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Title: Duophonic  
Author: World Heritage Encyclopedia
Language: English
Subject: Works (Pink Floyd album), Smile (The Beach Boys album), Musical texture, ARP 2500, Moog Sonic Six
Collection: Audio Engineering, Musical Texture
Publisher: World Heritage Encyclopedia


Duophonic is a term used to refer to a sound process by which a monaural recording is reprocessed into a kind of "fake stereo" by splitting the signal into two channels, delaying the left and the right channels by means of delay lines and other circuits, desynchronizing the two channels by fractions of a second, and cutting the bass frequencies in one channel with a high-pass filter, then cutting the treble frequencies in the other channel with a low-pass filter. The result was an artificial stereo effect, without giving the listener the true directional sound characteristics of real stereo. In some cases, the effect was enhanced with reverberation and other technical tricks, sometimes adding stereo echo to mono tracks in an attempt to fool the listener.

"Duophonic" was used as a trade name for the process by Capitol Records for re-releases of mono recordings from June 1961 through the 1970s. Capitol employed this technique in order to increase their inventory of stereo LPs, to satisfy retailer demand for more stereo content (and help promote the sale of stereo receivers and turntables). For nearly ten years, Capitol used the banner "DUOPHONIC – For Stereo Phonographs Only" to differentiate their true stereo LPs from the Duophonic LPs.

The process was used for some of their biggest releases, including a variety of albums by The Beach Boys and Frank Sinatra. Over the years however, some Duophonic tapes were confused with true stereo recordings in Capitol Records' vaults, and wound up getting "accidentally" reissued on CD throughout the 1980s and 1990s. Capitol reissued some of The Beatles' Duophonic mixes on The Capitol Albums, Volume 1 and The Capitol Albums, Volume 2, in 2004 and 2006, respectively.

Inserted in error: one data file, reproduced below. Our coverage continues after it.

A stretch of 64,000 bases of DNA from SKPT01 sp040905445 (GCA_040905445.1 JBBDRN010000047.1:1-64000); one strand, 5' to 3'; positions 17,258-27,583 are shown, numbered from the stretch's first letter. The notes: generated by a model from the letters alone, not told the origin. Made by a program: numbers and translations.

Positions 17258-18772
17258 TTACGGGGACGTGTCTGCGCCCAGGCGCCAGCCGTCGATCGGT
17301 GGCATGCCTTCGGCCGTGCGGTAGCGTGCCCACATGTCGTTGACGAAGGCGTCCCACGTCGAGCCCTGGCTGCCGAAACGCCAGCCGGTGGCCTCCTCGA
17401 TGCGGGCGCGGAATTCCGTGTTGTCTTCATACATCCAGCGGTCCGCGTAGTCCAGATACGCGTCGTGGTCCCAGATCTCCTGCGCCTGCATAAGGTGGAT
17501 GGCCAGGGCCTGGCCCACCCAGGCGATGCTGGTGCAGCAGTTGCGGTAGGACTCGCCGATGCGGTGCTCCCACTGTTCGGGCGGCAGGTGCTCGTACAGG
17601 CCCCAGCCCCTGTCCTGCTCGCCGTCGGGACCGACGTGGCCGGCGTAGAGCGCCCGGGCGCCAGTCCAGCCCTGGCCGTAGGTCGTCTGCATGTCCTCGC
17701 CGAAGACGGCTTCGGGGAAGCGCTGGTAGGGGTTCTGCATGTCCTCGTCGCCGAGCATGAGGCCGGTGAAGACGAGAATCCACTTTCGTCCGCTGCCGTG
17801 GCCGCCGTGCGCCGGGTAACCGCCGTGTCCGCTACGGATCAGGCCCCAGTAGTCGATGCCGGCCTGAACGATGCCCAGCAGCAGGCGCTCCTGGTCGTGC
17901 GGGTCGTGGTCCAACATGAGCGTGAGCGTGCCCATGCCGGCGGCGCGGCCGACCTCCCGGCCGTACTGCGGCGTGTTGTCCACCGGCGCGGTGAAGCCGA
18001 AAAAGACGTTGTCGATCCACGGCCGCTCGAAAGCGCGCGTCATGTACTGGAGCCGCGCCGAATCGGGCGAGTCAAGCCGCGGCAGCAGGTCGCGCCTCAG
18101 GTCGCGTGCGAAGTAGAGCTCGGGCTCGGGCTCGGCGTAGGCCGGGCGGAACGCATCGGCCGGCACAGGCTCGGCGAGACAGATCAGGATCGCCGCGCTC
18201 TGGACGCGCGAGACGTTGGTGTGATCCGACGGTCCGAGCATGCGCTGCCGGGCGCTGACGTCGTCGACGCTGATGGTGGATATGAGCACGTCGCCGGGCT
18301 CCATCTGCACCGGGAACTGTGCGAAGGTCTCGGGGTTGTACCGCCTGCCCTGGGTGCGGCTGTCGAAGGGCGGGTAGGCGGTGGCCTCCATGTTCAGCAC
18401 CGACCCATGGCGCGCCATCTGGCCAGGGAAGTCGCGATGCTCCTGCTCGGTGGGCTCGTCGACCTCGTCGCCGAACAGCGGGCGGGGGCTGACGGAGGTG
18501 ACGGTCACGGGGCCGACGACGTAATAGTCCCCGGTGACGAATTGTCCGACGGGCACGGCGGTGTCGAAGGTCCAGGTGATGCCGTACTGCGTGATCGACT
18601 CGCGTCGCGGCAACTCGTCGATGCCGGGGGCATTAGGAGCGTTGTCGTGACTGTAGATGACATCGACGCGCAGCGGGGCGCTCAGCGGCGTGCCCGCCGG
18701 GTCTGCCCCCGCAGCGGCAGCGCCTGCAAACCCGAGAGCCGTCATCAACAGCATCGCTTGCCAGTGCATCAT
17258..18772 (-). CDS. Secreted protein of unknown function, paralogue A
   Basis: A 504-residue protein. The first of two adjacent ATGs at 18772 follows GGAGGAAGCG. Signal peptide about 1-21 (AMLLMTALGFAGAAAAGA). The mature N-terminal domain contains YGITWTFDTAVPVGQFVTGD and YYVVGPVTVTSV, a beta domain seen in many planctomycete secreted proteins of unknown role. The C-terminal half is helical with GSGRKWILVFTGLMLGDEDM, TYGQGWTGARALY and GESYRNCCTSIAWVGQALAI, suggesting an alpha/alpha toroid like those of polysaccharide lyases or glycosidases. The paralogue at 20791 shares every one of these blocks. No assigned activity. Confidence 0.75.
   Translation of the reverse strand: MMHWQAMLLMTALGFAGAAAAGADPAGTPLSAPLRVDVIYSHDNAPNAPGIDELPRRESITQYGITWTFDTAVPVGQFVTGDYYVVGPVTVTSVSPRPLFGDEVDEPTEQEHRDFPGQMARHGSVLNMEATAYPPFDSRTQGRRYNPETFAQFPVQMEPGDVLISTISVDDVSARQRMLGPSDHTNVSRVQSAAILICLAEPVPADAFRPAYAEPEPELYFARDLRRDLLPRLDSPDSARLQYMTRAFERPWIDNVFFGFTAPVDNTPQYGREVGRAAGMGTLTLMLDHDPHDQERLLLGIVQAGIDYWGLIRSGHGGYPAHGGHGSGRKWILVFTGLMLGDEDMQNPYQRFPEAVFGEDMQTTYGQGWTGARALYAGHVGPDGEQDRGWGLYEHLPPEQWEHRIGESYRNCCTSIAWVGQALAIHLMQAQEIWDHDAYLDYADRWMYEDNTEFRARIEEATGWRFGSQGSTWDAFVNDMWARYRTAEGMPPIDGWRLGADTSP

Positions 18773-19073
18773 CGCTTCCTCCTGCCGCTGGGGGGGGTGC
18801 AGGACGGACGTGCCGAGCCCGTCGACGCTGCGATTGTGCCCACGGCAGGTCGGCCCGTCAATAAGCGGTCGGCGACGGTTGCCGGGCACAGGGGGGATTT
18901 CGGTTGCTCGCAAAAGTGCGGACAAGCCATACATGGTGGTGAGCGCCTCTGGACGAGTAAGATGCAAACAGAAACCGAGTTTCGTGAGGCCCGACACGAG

On occasion, artists deliberately used fake stereo for artistic effect. Fake stereo is also used because elements of a mono mix cannot be reproduced for a stereo remix. The Beatles used this effect in the song "I Am The Walrus"; the first portion of the song is true stereo but switches to fake stereo at about the two-minute mark for the remainder of the song because the live radio feeds from a BBC broadcast of King Lear were mixed directly into the mono mix of the song and could not be replicated for the stereo mix.[1] Later remixes of the song, such as that included in the Love soundtrack album, are in true stereo for the complete song. Similarly, the mono mix of the song "Only A Northern Song" featured sound effects which were made during the mixing process and were difficult to be remade for a stereo remix, so the song was released in fake stereo in the 1969 album "Yellow Submarine". However, the 1999 album Yellow Submarine Songtrack features a full stereo remix of the song and the 2009 remaster of the original 1969 album restores the song to its original mono mix because enhanced stereo has fallen out of favor.[2]

Other record companies used similar processing of monophonic material to create a stereo effect, but referred to the process by other names. For example, Columbia Records used the logo, "Electronically Re-channeled for Stereo" on records issued with their particular process. As with Capitol, Columbia's fake stereo issues included albums by major artists, such as Miles Davis ('Round About Midnight, CL 949 mono, reissued in stereo as PC 8649).


  1. ^ Brennan, Joseph. "The Usenet Guide to Beatles Recording Variations". 
  2. ^ Yellow Submarine 2009 Remaster Booklet

External links

  • The "Arcane Radio Trivia" blog on Duophonic recordings
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